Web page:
“Hello, Syracuse, and the world. My name is Prince, and I’ve come to play with you.”

On March 30, 1985, Prince and the Revolution traveled to upstate New York at the height of Purple Rain mania, to perform at the Carrier Dome. Amid clouds of smoke, thousands of lighters in the crowd, and screams from his fans, Prince Rogers Nelson spoke these words to open his Live concert, starting the show with his hit, “Let’s Go Crazy.”

Prince

Nicole Nodland

Today through Sunday night, you can revisit this performance through a streaming event YouTube is running in conjunction with the Prince estate. Via the YouTube video, donations can be made—each one will be matched by Google, and proceeds go to the COVID-19 Solidarity Response Fund for the World Health Organization. 

The full Prince and the Revolution: Live album has also been made available today for stream and purchase on Spotify, Apple Music, and through the iTunes store. 

Back in the Eighties, this was the first live concert footage Prince ever released—at that time, it was both televised, and on sale as a video tape for home viewing. At this nearly two hour-long show, he performed all the classics, including “When Doves Cry,” “Darling Nikki,” and “Purple Rain.”

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The nostalgia of watching such a huge, live spectacle from a legendary musician is not lost on us—and we’re surprised it took this long into lockdown for the music industry to dip into the archives for content. Although it’s great to watch Lady Gaga and Paul McCartney deliver performances from home, as they recently did for the “One World: Together at Home” benefit concert, it’s much more exciting to recall a gig we might have attended in real life before the coronavirus pandemic began. There's a treasure trove of archived footage piled into some dusty corner that could be released, to the public's great joy. Why not throw Live Aid into the mix, too?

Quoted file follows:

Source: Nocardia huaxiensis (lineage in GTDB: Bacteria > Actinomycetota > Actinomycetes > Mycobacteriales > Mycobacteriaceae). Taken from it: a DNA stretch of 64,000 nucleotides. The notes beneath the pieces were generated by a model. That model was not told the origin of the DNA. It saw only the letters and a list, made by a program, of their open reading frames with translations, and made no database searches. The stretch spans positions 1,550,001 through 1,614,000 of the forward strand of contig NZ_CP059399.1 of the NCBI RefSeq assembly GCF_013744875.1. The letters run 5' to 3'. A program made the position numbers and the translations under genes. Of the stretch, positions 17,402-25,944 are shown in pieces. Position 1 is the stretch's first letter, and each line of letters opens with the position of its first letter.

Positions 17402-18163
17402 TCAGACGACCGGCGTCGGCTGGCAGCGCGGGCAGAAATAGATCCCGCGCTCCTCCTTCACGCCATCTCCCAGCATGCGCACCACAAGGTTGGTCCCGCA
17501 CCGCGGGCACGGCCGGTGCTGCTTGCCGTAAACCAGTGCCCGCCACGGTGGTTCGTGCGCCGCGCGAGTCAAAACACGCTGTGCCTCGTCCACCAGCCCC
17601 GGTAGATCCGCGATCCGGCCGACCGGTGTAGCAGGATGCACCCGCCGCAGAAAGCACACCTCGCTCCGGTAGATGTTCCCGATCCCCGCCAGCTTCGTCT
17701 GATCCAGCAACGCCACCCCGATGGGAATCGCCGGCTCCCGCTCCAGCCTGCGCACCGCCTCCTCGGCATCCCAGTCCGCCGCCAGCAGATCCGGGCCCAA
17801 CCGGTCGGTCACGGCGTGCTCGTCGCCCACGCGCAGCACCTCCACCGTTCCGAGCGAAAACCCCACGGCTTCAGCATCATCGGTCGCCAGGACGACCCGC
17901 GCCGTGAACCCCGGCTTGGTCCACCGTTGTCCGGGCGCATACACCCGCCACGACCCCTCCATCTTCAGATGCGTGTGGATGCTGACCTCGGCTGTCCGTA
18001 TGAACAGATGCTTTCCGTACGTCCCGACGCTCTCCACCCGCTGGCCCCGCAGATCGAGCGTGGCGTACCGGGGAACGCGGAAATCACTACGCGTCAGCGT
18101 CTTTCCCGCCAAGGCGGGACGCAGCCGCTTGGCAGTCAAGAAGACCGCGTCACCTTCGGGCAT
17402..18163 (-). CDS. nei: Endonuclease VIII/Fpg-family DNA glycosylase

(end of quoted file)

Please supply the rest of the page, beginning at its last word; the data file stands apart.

It’s no different for fashion. While we were amused by the digital runway show put on by Carine Roitfeld at the beginning of May, there are plenty of presentations from the past to mine, not to mention the exemplary vintage fashion moments available on YouTube

Prince

Nicole Nodland

The addition of Prince’s show-stopper from 1985 to the quarantine culture canon is a welcome gift. But it’s difficult to decide what’s more thrilling: listening to the vocals, iconic on their own, sung by Prince in “Little Red Corvette” and “I Would Die 4 U,” or watching the enduring performer dance onstage, going through multiple costume changes—from a fur shoulder piece, to a cream-colored blouse, and then a sequined suit. Either way, you can now do both. It's just nice to hear his voice again.

Related: YouTube Picks From the Cultural Cognoscenti